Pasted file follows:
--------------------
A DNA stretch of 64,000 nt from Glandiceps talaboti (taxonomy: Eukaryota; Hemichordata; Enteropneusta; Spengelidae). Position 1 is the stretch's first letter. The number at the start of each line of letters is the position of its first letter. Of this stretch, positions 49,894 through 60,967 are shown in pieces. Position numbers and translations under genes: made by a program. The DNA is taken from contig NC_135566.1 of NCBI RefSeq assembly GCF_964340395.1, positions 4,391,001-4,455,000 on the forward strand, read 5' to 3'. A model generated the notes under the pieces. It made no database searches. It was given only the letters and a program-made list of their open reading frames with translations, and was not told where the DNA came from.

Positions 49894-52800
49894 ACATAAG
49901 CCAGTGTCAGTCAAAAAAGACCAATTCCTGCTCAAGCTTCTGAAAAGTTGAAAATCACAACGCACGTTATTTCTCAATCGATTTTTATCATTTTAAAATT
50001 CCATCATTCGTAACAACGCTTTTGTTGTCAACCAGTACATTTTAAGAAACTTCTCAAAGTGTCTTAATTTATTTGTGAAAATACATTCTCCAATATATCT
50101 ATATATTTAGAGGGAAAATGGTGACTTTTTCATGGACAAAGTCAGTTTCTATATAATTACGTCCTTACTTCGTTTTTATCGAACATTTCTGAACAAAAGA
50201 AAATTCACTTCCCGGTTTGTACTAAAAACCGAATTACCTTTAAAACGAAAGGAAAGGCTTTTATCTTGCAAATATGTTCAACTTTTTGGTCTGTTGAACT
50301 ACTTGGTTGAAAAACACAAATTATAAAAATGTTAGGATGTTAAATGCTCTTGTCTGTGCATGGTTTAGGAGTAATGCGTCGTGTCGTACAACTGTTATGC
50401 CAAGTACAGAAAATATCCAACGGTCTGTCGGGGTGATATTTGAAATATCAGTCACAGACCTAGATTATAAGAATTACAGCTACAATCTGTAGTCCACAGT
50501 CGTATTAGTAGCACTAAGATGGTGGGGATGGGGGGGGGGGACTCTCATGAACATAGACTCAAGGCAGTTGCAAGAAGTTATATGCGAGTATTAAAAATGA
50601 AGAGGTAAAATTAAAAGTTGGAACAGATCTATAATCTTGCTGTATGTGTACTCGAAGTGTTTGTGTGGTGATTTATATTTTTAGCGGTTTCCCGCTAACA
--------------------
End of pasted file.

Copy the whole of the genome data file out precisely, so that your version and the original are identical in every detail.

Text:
A DNA stretch of 64,000 nt from Glandiceps talaboti (taxonomy: Eukaryota; Hemichordata; Enteropneusta; Spengelidae). Position 1 is the stretch's first letter. The number at the start of each line of letters is the position of its first letter. Of this stretch, positions 49,894 through 60,967 are shown in pieces. Position numbers and translations under genes: made by a program. The DNA is taken from contig NC_135566.1 of NCBI RefSeq assembly GCF_964340395.1, positions 4,391,001-4,455,000 on the forward strand, read 5' to 3'. A model generated the notes under the pieces. It made no database searches. It was given only the letters and a program-made list of their open reading frames with translations, and was not told where the DNA came from.

Positions 49894-52800
49894 ACATAAG
49901 CCAGTGTCAGTCAAAAAAGACCAATTCCTGCTCAAGCTTCTGAAAAGTTGAAAATCACAACGCACGTTATTTCTCAATCGATTTTTATCATTTTAAAATT
50001 CCATCATTCGTAACAACGCTTTTGTTGTCAACCAGTACATTTTAAGAAACTTCTCAAAGTGTCTTAATTTATTTGTGAAAATACATTCTCCAATATATCT
50101 ATATATTTAGAGGGAAAATGGTGACTTTTTCATGGACAAAGTCAGTTTCTATATAATTACGTCCTTACTTCGTTTTTATCGAACATTTCTGAACAAAAGA
50201 AAATTCACTTCCCGGTTTGTACTAAAAACCGAATTACCTTTAAAACGAAAGGAAAGGCTTTTATCTTGCAAATATGTTCAACTTTTTGGTCTGTTGAACT
50301 ACTTGGTTGAAAAACACAAATTATAAAAATGTTAGGATGTTAAATGCTCTTGTCTGTGCATGGTTTAGGAGTAATGCGTCGTGTCGTACAACTGTTATGC
50401 CAAGTACAGAAAATATCCAACGGTCTGTCGGGGTGATATTTGAAATATCAGTCACAGACCTAGATTATAAGAATTACAGCTACAATCTGTAGTCCACAGT
50501 CGTATTAGTAGCACTAAGATGGTGGGGATGGGGGGGGGGGACTCTCATGAACATAGACTCAAGGCAGTTGCAAGAAGTTATATGCGAGTATTAAAAATGA
50601 AGAGGTAAAATTAAAAGTTGGAACAGATCTATAATCTTGCTGTATGTGTACTCGAAGTGTTTGTGTGGTGATTTATATTTTTAGCGGTTTCCCGCTAACA